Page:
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Brood V Cicadas took over Athens this summer.

Someone is making a movie about the cicada emergence in Athens

They were loud. They came in the thousands. They came to Athens — and someone put a camera on them.

Last week a Reddit user posted a video featuring footage of cicadas in all their glory crawling around OU's campus. Shots of masses of the large, noisy insects on College Green populate the video as well as shots of what looks to be the interior of The Ridges. See for yourself: 

The description of the above video says it's a teaser for a final project that will be uploaded to YouTube at some undisclosed time. It also states the clips in the teaser are GoPro shots that were cut because the "higher-end material" turned out so well.

The Post reached out to an email address and Twitter account associated with the video, but neither responded to requests for an interview. There is, however, a Tumblr page for the movie.

If you're wondering how the whole 17-year cicada phenomenon works, the U.S. Department of Agriculture sums it up pretty simply on a webpage:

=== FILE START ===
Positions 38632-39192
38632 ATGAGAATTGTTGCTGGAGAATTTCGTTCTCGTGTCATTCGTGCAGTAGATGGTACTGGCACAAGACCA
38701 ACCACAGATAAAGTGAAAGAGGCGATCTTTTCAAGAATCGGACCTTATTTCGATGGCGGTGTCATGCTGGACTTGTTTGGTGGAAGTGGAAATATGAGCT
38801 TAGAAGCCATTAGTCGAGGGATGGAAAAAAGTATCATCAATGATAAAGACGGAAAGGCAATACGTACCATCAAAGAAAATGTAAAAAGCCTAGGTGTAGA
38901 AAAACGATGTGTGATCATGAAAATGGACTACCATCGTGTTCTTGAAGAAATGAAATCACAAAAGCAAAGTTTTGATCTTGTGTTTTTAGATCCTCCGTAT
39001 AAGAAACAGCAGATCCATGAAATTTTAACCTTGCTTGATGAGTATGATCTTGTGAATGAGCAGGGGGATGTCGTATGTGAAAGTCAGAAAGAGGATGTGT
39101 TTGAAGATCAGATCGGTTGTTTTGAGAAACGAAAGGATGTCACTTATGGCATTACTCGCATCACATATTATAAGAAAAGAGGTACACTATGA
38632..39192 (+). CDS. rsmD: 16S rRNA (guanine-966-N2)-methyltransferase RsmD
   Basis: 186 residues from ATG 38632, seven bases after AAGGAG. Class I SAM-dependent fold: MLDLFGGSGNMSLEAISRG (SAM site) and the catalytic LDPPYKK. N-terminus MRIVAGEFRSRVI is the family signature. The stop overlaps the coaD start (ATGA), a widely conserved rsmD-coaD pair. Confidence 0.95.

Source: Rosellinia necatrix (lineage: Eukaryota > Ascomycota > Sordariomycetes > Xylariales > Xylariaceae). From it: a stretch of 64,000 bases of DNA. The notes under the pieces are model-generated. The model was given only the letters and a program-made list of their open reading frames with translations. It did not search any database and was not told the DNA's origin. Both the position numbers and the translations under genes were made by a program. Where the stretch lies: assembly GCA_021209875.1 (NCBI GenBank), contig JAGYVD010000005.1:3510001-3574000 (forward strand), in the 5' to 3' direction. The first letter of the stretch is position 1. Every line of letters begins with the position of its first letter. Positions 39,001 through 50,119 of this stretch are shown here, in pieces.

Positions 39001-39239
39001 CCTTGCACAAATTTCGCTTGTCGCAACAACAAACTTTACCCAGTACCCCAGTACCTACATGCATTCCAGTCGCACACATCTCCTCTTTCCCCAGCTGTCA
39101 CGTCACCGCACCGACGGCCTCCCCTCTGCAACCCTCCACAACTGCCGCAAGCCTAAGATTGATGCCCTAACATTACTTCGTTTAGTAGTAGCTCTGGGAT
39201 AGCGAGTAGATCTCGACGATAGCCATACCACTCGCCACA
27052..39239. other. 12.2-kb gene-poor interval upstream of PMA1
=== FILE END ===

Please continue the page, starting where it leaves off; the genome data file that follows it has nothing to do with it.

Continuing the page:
"The eggs hatch in 6 weeks, and young cicadas, or nymphs, fall to the ground where they burrow into the soil and spend the next 17 years feeding on small roots. At the end of this time, usually in May and early June, nymphs crawl out of the soil and climb up tree trunks or other vertical objects where they shed their nymphal skins and emerge as adults."

And that's that. But don't be fooled: there are cicadas that come out every summer, but those are different cicadas. There are many different kinds of cicadas in Ohio, many of which look and sound different than others.

Athens was smack dab in the middle of this summer's emergence of the Brood V (17-year) cicada, as you can see on the map below:

via U.S. Department of Agriculture


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